A state agency established to support diversified farming in Hawaii is being accused of wrecking one prospective venture to grow produce on former pineapple fields in Wahiawa.

An affiliate of local produce distribution firm Aloha Products recently sued the state Agribusiness Development Corp. for alleged mistreatment over a planned 160-acre farm on land that the agency owns. At issue is the provision for irrigation water.

Ohana Best LLC, led by Aloha Products principal Hwa Young Chung, filed the complaint last month in state Circuit Court, calling ADC a “rogue” agency led by a former head of the state Department of Agriculture.

Chung claims she lost $1.5 million in the effort to establish Ohana Best Farms.

“It’s crazy,” said Michael Jay Green, a Honolulu attorney representing Chung. “All she wanted to do is farm.”

James Nakatani, ADC’s executive director, said he hasn’t read the lawsuit and that it wouldn’t be prudent to comment on Chung’s allegations because litigation is pending. But he called the action puzzling given that ADC is working with several farmers who are making productive use of roughly 1,000 acres of former Del Monte pineapple fields where Ohana Best was approved for its farm.

The agency acquired 1,200 acres of former Del Monte fields in 2012 through a $13 million state-financed purchase from the Galbraith Estate, which had leased the land to Del Monte until the pineapple plantation shut down in 2004.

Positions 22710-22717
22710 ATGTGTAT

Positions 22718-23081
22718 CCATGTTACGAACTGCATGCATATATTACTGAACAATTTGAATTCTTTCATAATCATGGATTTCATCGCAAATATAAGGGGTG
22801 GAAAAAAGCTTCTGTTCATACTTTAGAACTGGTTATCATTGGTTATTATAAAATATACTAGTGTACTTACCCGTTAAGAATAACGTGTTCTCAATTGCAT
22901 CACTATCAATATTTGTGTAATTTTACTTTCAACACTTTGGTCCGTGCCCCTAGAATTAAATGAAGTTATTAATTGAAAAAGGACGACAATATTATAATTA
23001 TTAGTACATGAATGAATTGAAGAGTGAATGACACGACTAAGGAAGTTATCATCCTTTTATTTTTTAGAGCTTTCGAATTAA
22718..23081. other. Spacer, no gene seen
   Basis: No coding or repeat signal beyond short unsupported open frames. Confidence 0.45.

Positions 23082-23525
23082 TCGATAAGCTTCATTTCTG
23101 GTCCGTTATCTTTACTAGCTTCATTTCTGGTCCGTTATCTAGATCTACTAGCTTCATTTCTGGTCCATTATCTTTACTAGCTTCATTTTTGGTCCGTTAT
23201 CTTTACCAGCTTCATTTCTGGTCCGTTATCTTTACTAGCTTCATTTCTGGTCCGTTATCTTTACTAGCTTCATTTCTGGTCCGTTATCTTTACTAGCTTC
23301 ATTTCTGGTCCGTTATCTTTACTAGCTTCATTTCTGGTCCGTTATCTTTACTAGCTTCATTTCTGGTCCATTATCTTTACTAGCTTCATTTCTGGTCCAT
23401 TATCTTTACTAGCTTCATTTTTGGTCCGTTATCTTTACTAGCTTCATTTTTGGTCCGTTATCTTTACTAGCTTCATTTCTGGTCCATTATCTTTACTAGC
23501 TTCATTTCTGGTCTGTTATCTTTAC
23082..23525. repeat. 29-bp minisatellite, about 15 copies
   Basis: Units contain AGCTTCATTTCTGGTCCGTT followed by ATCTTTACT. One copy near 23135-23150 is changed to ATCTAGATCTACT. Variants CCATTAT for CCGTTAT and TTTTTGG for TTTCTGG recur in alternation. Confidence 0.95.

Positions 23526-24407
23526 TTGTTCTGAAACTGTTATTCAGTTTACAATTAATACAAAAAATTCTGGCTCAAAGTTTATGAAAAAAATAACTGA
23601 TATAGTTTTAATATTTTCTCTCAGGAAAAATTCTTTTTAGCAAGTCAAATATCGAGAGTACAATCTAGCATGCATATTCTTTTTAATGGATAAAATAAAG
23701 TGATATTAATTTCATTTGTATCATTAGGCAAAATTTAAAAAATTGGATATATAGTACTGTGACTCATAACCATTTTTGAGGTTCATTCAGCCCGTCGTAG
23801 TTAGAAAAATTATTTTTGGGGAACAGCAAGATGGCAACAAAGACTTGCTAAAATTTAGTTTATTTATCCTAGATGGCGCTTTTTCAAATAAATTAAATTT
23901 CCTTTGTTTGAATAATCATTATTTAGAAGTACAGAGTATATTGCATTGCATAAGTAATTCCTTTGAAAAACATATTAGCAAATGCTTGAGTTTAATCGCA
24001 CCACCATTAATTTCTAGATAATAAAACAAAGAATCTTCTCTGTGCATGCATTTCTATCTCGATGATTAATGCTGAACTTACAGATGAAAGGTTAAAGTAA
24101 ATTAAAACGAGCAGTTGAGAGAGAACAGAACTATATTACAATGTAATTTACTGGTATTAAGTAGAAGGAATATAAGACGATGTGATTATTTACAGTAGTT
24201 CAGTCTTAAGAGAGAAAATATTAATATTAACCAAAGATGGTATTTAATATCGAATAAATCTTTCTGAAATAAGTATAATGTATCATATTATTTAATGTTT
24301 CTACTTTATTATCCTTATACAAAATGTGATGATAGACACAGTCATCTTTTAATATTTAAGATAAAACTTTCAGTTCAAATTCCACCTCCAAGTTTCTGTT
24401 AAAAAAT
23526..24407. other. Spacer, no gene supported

When the land purchase was announced in late 2012, Nakatani said new crops could be in the ground by mid-2013.

But diversified farming on the site was severely limited at the time because of water. Irrigation from one existing well and rainfall was enough for pineapple, which needs relatively little water, but it would take several years to provide enough water to most of the site for diversified crops.

Chung claims in her lawsuit that ADC misled her about this.

According to the complaint, Chung formed Ohana Best in 2013 to establish a farm on part of the former Galbraith site. Her plan was to grow high-value crops to replace produce that Aloha Products imported for customers, according to Joe Blanco, a real estate developer and former state technology advisor hired by Chung as a consultant.

In early 2014, ADC’s board voted to approve issuing Ohana Best a license for 160 acres, and the company was allowed to begin preparing the land for planting even though a license agreement hadn’t been signed.

The lawsuit claims that Ohana Best bought equipment, hired engineers, cleared the land, built a base yard, established roads, did soil testing and planted test crops among other work to establish the farm at a cost of about $1.5 million. However, the complaint said, ADC misled Ohana Best about when irrigation water would be available.

Chung claims that Nakatani’s public claim in late 2012 that land should be ready for planting within six months was outlandish, false and misleading. Her lawsuit also contends that Nakatani in 2013 didn’t disclose that only enough water was available to irrigate crops on about 500 acres, and that since mid-2014 ADC repeatedly said water would be available to Ohana Best “shortly.”